Rendering women abusive and dangerous
Men’s groups have deployed the equivalence argument to render men, and fathers in particular, safe or no more dangerous than women. But they also seek to show the converse: that women are as dangerous, or can be more dangerous, than men. Men’s Aid stresses the need ‘to appreciate that being female does not lessen the seriousness of their domestic abuse perpetration, and being male does not reduce the seriousness of the abuse that is suffered’. And it is not only men who are victimised, it is children too. Men’s Aid, for example, states that it is seeking to alleviate the plight of ‘men, who have so far been left, with their children.. . to suffer often chronic domestic violence at the hands of their partners and ex-partners’.
The aim of Men’s Aid and similar organisations appears to be to show that mothers cannot always be trusted to protect their children or to safeguard their best interests. More specifically, their aim is to discredit mothers who oppose contact. In order to achieve this, men’s groups have sought to construct new categories of harm. Denial of contact is in itself classified as harmful; mothers who resist contact are defined as perpetrators of ‘child abuse’ and of ‘domestic violence’, terms which condemn them out of hand. Fathers and children are portrayed as victims, their suffering at the hands of the same oppressor uniting them on the same side in the contact battle.
Families Need Fathers, for example, maintain that the ‘most common form of domestic violence amongst separating couples may be the deliberate thwarting of contact by the controlling parent’ and say that mothers who engage in such behaviour are emotionally abusive. Men’s Aid too refers to abuse and domestic violence: ‘One in six men are victims of domestic violence and many more men are abused through being unreasonably refused child contact, itself an act of domestic violence.’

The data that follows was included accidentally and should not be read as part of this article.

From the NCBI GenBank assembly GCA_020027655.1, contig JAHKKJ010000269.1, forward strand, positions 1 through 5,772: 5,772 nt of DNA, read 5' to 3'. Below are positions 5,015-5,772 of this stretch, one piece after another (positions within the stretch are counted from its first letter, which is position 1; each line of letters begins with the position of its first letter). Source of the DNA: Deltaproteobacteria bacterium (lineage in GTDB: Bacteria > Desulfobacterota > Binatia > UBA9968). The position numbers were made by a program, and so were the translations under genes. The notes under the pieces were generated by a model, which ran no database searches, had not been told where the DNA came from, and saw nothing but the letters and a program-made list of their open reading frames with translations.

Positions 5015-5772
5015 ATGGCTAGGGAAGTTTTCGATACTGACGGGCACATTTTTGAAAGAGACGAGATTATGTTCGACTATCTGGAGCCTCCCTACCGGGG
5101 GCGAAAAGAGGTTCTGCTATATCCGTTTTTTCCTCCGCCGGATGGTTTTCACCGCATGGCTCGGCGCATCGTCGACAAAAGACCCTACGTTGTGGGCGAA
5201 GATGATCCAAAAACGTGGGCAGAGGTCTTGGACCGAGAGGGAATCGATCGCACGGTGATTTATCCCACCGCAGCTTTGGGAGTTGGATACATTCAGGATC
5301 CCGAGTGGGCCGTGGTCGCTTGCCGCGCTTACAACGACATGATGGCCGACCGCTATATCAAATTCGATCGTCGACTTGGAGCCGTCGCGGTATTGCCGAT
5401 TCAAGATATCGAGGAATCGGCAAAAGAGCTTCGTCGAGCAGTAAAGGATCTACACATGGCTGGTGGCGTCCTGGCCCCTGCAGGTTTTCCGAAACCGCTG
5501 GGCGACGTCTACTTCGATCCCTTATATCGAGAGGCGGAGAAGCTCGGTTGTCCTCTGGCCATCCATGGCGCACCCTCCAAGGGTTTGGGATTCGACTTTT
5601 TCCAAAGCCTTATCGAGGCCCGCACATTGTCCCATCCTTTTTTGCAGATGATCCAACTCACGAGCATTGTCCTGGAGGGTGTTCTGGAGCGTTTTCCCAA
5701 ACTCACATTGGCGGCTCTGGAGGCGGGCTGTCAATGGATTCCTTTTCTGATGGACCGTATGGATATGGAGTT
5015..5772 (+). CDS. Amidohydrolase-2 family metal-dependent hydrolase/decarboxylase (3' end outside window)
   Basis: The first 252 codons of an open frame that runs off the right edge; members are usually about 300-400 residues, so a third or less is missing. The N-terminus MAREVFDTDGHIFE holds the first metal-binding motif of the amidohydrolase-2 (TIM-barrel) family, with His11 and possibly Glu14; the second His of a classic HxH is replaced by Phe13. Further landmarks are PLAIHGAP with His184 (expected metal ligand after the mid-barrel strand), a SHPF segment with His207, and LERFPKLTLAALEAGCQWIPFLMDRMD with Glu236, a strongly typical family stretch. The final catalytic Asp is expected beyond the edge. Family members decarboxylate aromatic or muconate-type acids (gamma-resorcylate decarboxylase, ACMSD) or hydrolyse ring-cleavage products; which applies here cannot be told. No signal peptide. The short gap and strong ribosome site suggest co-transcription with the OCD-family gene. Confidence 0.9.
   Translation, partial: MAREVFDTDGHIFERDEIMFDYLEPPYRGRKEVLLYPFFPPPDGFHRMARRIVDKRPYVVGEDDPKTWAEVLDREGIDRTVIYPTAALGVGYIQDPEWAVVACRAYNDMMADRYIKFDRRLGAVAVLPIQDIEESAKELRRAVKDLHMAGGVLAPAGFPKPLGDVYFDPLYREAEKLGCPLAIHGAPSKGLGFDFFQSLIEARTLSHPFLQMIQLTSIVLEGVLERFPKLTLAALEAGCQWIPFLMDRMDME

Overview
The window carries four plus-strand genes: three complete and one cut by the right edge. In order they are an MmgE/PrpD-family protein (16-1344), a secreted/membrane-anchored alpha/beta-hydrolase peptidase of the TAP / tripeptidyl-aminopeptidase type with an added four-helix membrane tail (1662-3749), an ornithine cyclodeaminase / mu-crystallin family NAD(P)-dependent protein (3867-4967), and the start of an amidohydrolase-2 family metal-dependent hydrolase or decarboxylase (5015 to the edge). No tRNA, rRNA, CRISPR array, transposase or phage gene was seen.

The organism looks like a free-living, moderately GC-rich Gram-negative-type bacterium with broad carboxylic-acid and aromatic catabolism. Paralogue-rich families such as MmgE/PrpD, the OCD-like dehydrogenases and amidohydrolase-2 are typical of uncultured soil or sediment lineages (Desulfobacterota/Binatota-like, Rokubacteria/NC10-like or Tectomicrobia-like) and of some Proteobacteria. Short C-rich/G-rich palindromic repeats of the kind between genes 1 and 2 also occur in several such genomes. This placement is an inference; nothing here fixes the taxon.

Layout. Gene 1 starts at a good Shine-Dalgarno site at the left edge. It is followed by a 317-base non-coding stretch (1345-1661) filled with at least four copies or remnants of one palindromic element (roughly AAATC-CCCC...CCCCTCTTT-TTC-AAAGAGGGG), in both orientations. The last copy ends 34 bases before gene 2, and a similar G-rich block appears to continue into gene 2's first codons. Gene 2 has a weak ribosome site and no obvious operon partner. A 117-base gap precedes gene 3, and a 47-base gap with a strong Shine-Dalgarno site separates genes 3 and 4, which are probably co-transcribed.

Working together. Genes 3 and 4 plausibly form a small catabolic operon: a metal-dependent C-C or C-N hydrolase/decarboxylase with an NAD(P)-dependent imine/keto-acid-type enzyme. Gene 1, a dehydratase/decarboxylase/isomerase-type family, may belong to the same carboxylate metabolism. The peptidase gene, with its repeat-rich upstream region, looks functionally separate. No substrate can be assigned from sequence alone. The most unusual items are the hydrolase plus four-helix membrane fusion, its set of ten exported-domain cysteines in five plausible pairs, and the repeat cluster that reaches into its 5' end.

This use of language seeks to expand the definition of domestic violence beyond its currently accepted usage. However, Men’s Aid has attempted to bring it within the parameters of established usage. The somewhat disingenuous explanation entails subverting the notion of the ‘constellation of abuse’, which includes social isolation as an element of abusive behaviour, in order to support the contact argument:
We. . . accept the national definition of domestic violence which states that being prevented access to ‘your family and friends’ is an act of domestic violence and, therefore, being refused reasonable contact with your child after separation and divorce is an act of domestic violence.
Denial of contact is also designated as child abuse. According to Justice for Fathers UK, for instance, women emotionally abuse their children ‘by using them as pawns’. In addition, mothers are dangerous because they physically abuse their children or expose them to abuse from their new sexual partners.
Women in general are considered to be irresponsible and out of control.
The Mankind Initiative, for example, complains that: ‘Women are searching for the perfect man who does not exist – a man who will permit them to indulge in excessive behaviour or enable them to change the rules as and when it suits.’ This irresponsibility, combined with uncontrolled sexuality, presents a major risk to children, a risk that can only be countered by the presence of the father: